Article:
Up to 6 percent of the state’s population are considered problem gamblers, according to the council’s website. The Problem Gambling Helpline is available 24 hours a day at 800-789-7777. There is also a free online chat at www.ccpg.org/get-help/live-chat and a texting option is in the works.
Keno has become a factor in New Haven’s mayoral race because one candidate, state Sen. Toni Harp, D-New Haven, was part of the leadership that accepted keno as a revenue raiser. Her involvement has been severely criticized by a Democratic primary challenger, former New Haven Economic Development Director Henry Fernandez.
Harp, who is co-chairwoman of the General Assembly’s Appropriations Committee, said during a mayoral debate that keno was expected to raise $3 million this fiscal year and $30 million in 2014-15.
She said during that debate that keno “is not even going to restaurants,” then clarified her answer:
“Initially it’s not. Then you have to go get a license for it.” She said keno would be included at Lotto sites, where there would not be monitors, and at off-track betting sites. She downplayed the effect keno would have.
“If I’m thinking about what makes it addictive, I think it’s the monitors and the numbers that are pinging all the time. Remember, that Massachusetts has it. It’s really not that effective. People don’t play it that often, from what I gather.”
She said that if there were adequate revenues to replace keno she would vote to kill it. She was unable to be reached for this story.
One of Harp’s three opponents, Fernandez, is a former New Haven economic development director. He took a stand at a June press conference against keno, which he said cities ought to have final say over. “It will break up New Haven families, it will increase poverty, it will increase crime and it will do nothing to reduce New Haven’s budget problems,” Fernandez said.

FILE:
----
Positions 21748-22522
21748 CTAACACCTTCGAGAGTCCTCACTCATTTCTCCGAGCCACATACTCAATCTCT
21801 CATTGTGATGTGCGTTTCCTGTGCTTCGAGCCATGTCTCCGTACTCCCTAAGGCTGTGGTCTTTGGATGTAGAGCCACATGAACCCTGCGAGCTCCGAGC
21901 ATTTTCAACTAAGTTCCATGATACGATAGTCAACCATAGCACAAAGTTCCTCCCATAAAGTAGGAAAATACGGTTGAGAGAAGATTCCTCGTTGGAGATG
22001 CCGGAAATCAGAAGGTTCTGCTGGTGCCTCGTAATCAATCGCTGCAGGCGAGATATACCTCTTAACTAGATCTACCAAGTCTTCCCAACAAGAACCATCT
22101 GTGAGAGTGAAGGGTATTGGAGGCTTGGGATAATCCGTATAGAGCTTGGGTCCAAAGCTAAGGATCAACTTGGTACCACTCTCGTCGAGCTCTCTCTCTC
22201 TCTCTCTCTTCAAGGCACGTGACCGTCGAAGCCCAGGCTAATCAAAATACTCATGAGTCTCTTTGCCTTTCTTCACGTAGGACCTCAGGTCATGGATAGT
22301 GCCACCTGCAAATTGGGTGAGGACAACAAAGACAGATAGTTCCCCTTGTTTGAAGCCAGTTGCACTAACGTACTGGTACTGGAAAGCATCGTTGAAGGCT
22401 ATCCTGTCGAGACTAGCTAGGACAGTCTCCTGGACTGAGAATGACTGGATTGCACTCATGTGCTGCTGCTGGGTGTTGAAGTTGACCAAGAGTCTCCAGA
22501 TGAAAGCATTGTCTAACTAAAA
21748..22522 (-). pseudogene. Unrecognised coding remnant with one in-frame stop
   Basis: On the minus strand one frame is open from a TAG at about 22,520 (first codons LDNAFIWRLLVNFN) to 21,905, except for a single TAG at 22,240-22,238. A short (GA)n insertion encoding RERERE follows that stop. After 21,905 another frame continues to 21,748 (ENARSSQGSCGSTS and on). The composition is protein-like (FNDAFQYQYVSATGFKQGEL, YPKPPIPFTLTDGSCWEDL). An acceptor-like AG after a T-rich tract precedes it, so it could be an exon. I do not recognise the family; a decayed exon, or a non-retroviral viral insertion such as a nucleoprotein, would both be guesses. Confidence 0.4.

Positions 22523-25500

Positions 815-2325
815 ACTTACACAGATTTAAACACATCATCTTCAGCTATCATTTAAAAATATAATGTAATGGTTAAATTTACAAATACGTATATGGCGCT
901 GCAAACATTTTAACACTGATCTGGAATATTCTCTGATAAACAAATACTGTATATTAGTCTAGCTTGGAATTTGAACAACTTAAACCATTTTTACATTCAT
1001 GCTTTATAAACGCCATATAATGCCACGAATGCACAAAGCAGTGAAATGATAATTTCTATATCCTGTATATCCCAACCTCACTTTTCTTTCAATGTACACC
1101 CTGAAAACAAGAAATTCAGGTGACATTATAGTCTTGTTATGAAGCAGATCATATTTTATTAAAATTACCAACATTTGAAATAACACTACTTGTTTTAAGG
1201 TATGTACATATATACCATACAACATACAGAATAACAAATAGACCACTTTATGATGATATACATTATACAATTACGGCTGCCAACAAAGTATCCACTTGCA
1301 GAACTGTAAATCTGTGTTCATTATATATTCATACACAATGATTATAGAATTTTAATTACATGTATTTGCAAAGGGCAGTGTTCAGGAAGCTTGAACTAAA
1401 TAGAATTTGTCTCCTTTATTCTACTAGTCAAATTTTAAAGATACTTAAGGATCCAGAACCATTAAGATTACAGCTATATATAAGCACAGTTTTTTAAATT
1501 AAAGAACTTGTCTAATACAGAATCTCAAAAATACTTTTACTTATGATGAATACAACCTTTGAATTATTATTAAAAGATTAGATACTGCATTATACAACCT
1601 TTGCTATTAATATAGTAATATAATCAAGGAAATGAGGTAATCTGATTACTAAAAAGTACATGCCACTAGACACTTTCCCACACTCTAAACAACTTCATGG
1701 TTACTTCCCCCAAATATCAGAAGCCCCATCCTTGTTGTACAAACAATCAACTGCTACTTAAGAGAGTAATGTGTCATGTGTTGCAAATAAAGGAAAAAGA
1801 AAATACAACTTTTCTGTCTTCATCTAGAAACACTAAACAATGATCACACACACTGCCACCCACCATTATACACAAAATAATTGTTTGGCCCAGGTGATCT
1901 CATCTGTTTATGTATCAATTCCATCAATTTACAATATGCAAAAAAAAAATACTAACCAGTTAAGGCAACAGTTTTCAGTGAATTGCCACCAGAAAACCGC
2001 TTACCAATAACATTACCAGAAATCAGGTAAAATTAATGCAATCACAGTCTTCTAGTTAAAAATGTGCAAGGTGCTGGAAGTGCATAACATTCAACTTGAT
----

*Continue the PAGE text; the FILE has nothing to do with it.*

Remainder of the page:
However, Senate Majority Leader Martin Looney, D-New Haven, said the game has been legalized and is unlikely to be taken away. Keno is “an expansion or just another variation on the lottery games that are currently run in Connecticut,” he said. As for keno being a more social gaming option if it is put in bars, he said, “I think it’s kind of a distinction without a difference,” adding that games like Powerball “are visible everywhere,” including TV ads and billboards.
He said a public hearing was held in 2010 when keno was proposed by then-Gov. M. Jodi Rell. Sentiment at that hearing was largely negative, however.
Looney said the bottom line is that the legislature was under a constitutional mandate to pass a balanced budget and bringing in keno was a better option than cutting aid to seniors, children and municipalities.
Call Senior Writer Ed Stannard at 203-789-5743.
Keno bringing new way to place bets in Connecticut Game popular in Massachusetts Keno in Agawam, Mass. Media: New Haven Register AGAWAM, Mass. >> After his daily nine-hole golf game, Joe